Plant growth-promoting rhizobacteria are increasingly considered as a complement of conventional inputs in agricultural systems. Their effects on their host plants are diverse and include volatile-mediated growth enhancement. The present study aims at assessing the effects of bacterial volatile production on the biomass production and the root system architecture of Brachypodium distachyon (L.) Beauv. (line Bd-21). An in vitro experimental set-up allowing plant-bacteria interaction through the gaseous phase without any physical contact was used to screen 19 bacterial strains for their growth promotion ability over a 10-day cocultivation period. Using principal component analysis followed by hierarchical clustering and two-way analysis of variance, five groups of bacteria were defined and characterized based on their combined influence on biomass production and root system architecture. The observed effects range from unchanged to highly increased biomass production coupled with increased root length and branching. Primary root length was only increased by the volatile compounds emitted by Enterobacter cloacae JM22 and Bacillus pumilus T4. Overall, the most significant results were obtained with Bacillus subtilis GB03 which induced a 81% increase in total biomass and enhanced total root length, total secondary root length and total adventitious root length by 88, 196 and 473% respectively. The analysis of the emission kinetics of bacterial volatile organic compounds is underway and should lead to the identification of volatile compounds candidates responsible for the observed growth promotion effects. Taking into account the inherent characteristics of our in vitro system, the next experimental steps are identified and discussed from a fundamental and applied viewpoint. [less ▲]

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See detailDevelopment of an ex-vitro system allowing plant-bacteria interactions through VOCs in the context of water stress
Mendaluk, Magdalena ULiege; Baudson, Caroline ULiege; Delory, Benjamin ULiege et al

Poster (2014, February 07)

Water stress is one of the major environmental factors limiting the crop productivity . Plant stress responses are very complex and drought tolerance may be linked to the presence of specific ... [more ▼]

Water stress is one of the major environmental factors limiting the crop productivity . Plant stress responses are very complex and drought tolerance may be linked to the presence of specific microorganisms in the rhizosphere. Indeed, some plant growth promoting bacteria (PGPR) strains have been found to improve plant growth under abiotic stresses. Among the many mechanisms by which those PGPR can support plant growth, the emission of volatile organic compounds (VOCs) and their biological impact are still under study. The aim of this work is to evaluate the interaction between the model grass Brachypodium distachyon (Bd21) and two strains of PGPR. The impact of volatile emission on Bd21 growth was studied using an ex-vitro cocultivation system without physical contact between plant and bacteria during 10 days. This peculiar system was developed to assess bacterial VOCs impacts on plants under realistic growth and stress conditions. In parallel, the response of Bd21 seedlings to water deficit induced by polyethylene glycol 6000 (PEG 6000) was studied to establish contrasted growth conditions regarding water availability [less ▲]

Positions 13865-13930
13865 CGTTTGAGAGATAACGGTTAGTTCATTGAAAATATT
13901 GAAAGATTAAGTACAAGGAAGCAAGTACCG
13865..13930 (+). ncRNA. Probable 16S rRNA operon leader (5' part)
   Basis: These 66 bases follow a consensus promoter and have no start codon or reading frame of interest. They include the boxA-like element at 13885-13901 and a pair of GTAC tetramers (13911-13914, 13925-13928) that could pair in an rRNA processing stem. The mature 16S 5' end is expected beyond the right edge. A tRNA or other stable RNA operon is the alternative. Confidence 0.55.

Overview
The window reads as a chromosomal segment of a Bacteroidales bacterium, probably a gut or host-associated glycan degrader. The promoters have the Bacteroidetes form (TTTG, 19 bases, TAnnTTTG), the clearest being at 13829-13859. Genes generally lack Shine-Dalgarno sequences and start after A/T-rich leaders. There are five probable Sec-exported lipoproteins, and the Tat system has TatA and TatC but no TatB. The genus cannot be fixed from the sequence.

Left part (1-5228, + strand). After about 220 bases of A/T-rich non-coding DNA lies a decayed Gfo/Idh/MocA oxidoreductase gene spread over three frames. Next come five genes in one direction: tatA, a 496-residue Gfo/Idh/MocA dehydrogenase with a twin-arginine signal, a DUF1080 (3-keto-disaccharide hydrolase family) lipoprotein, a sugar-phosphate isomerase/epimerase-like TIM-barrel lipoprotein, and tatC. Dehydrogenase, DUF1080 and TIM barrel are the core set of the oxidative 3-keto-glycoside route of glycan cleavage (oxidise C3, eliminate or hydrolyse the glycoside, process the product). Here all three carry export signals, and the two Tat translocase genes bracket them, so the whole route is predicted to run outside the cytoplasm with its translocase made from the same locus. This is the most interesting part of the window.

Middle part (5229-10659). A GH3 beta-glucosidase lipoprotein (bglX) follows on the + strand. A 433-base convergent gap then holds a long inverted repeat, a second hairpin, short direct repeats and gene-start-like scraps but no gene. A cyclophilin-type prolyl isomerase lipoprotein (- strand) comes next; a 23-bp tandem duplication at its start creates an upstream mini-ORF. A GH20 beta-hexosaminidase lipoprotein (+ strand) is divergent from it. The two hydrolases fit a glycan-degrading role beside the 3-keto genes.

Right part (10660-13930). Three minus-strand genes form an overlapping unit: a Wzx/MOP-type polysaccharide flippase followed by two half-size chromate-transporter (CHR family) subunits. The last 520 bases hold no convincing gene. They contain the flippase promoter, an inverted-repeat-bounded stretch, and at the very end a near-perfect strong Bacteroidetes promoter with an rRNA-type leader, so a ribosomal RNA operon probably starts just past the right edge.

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See detailRhizobacterial volatile organic compounds implication in Brachypodium distachyon response to phosphorus deficiency
Baudson, Caroline ULiege; Saunier de Cazenave-Mendaluk, Magdalena ULiege; du Jardin, Patrick ULiege et al

Poster (2014, February 07)

In agriculture, phosphorus (P) is considered as the second most growth-limiting macronutrient after nitrogen. However, P fertilizers are produced from non-renewable resources. In this context, sustainable ... [more ▼]

In agriculture, phosphorus (P) is considered as the second most growth-limiting macronutrient after nitrogen. However, P fertilizers are produced from non-renewable resources. In this context, sustainable production strategies have to be developed to enhance P use efficiency of crops, e.g. based on naturally occurring biotic interactions that limit the negative impacts of P deficiency in soils. Plant growth-promoting rhizobacteria (PGPR) have already revealed their ability to promote plant growth and tolerance to abiotic stresses through many mechanisms. Among them, the bacterial volatile organic compounds-mediated communication between plants and PGPR is still poorly documented. Our research project aims at studying the capacity of a model cereal plant (Brachypodium distachyon (L.) Beauv. Bd21) to face P deficiency in interaction with PGPR. The prerequisite of this project consists in characterizing Bd21 response to P deficiency by measuring plant biomass production and allocation, root system architecture, total phosphorus content, root-secreted and intracellular acid phosphatase activity under various P concentrations. Those results will allow us to define P-limiting conditions, in order to assess PGPR volatiles influence on plant response to P deficiency. This approach will use an ex-vitro co-cultivation system allowing volatiles-mediated interaction and should help us to unravel the ability of rhizobacterial volatiles to enhance plant tolerance to P deficiency. [less ▲]